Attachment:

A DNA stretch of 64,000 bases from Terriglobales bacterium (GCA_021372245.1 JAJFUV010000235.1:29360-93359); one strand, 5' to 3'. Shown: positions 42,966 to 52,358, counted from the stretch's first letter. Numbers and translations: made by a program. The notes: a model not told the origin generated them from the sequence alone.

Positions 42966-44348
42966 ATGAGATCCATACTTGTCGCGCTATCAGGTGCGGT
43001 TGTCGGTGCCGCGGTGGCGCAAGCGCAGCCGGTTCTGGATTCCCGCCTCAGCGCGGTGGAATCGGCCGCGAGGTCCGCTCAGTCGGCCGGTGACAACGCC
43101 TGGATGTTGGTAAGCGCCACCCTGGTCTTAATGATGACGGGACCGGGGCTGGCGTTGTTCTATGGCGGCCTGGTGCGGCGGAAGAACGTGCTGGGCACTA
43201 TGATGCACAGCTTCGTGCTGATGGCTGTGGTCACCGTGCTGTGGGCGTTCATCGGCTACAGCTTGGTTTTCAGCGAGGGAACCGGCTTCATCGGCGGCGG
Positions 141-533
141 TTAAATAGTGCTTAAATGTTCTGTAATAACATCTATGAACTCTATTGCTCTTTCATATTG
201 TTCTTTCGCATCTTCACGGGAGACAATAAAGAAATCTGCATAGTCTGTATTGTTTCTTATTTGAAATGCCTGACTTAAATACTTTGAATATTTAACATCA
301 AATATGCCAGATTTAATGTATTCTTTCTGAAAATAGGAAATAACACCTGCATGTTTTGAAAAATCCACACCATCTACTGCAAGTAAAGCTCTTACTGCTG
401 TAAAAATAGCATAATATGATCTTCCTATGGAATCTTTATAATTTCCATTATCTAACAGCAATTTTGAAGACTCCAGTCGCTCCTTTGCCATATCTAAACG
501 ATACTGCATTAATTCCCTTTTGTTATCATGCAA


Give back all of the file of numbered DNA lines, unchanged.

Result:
A DNA stretch of 64,000 bases from Terriglobales bacterium (GCA_021372245.1 JAJFUV010000235.1:29360-93359); one strand, 5' to 3'. Shown: positions 42,966 to 52,358, counted from the stretch's first letter. Numbers and translations: made by a program. The notes: a model not told the origin generated them from the sequence alone.

Positions 42966-44348
42966 ATGAGATCCATACTTGTCGCGCTATCAGGTGCGGT
43001 TGTCGGTGCCGCGGTGGCGCAAGCGCAGCCGGTTCTGGATTCCCGCCTCAGCGCGGTGGAATCGGCCGCGAGGTCCGCTCAGTCGGCCGGTGACAACGCC
43101 TGGATGTTGGTAAGCGCCACCCTGGTCTTAATGATGACGGGACCGGGGCTGGCGTTGTTCTATGGCGGCCTGGTGCGGCGGAAGAACGTGCTGGGCACTA
43201 TGATGCACAGCTTCGTGCTGATGGCTGTGGTCACCGTGCTGTGGGCGTTCATCGGCTACAGCTTGGTTTTCAGCGAGGGAACCGGCTTCATCGGCGGCGG
Positions 141-533
141 TTAAATAGTGCTTAAATGTTCTGTAATAACATCTATGAACTCTATTGCTCTTTCATATTG
201 TTCTTTCGCATCTTCACGGGAGACAATAAAGAAATCTGCATAGTCTGTATTGTTTCTTATTTGAAATGCCTGACTTAAATACTTTGAATATTTAACATCA
301 AATATGCCAGATTTAATGTATTCTTTCTGAAAATAGGAAATAACACCTGCATGTTTTGAAAAATCCACACCATCTACTGCAAGTAAAGCTCTTACTGCTG
401 TAAAAATAGCATAATATGATCTTCCTATGGAATCTTTATAATTTCCATTATCTAACAGCAATTTTGAAGACTCCAGTCGCTCCTTTGCCATATCTAAACG
501 ATACTGCATTAATTCCCTTTTGTTATCATGCAA